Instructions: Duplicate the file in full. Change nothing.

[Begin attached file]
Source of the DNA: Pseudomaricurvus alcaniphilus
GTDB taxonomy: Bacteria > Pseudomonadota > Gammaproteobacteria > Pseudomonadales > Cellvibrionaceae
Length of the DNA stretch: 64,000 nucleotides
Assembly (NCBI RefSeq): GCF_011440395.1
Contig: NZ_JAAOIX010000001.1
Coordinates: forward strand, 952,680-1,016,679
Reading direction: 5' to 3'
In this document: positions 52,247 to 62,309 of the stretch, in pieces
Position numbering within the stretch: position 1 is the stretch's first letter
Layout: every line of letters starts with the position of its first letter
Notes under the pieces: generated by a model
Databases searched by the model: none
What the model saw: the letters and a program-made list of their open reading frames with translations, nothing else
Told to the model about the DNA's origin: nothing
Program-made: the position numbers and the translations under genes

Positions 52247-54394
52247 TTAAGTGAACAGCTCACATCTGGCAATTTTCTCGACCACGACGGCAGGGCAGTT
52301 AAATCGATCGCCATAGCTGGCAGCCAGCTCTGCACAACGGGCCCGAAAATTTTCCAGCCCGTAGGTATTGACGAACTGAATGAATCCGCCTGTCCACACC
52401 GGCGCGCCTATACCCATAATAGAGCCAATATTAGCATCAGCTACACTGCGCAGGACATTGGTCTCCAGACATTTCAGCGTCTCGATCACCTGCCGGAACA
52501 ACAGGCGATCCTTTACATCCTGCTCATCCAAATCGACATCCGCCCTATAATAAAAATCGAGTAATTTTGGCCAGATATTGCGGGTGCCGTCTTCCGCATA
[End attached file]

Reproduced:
Source of the DNA: Pseudomaricurvus alcaniphilus
GTDB taxonomy: Bacteria > Pseudomonadota > Gammaproteobacteria > Pseudomonadales > Cellvibrionaceae
Length of the DNA stretch: 64,000 nucleotides
Assembly (NCBI RefSeq): GCF_011440395.1
Contig: NZ_JAAOIX010000001.1
Coordinates: forward strand, 952,680-1,016,679
Reading direction: 5' to 3'
In this document: positions 52,247 to 62,309 of the stretch, in pieces
Position numbering within the stretch: position 1 is the stretch's first letter
Layout: every line of letters starts with the position of its first letter
Notes under the pieces: generated by a model
Databases searched by the model: none
What the model saw: the letters and a program-made list of their open reading frames with translations, nothing else
Told to the model about the DNA's origin: nothing
Program-made: the position numbers and the translations under genes

Positions 52247-54394
52247 TTAAGTGAACAGCTCACATCTGGCAATTTTCTCGACCACGACGGCAGGGCAGTT
52301 AAATCGATCGCCATAGCTGGCAGCCAGCTCTGCACAACGGGCCCGAAAATTTTCCAGCCCGTAGGTATTGACGAACTGAATGAATCCGCCTGTCCACACC
52401 GGCGCGCCTATACCCATAATAGAGCCAATATTAGCATCAGCTACACTGCGCAGGACATTGGTCTCCAGACATTTCAGCGTCTCGATCACCTGCCGGAACA
52501 ACAGGCGATCCTTTACATCCTGCTCATCCAAATCGACATCCGCCCTATAATAAAAATCGAGTAATTTTGGCCAGATATTGCGGGTGCCGTCTTCCGCATA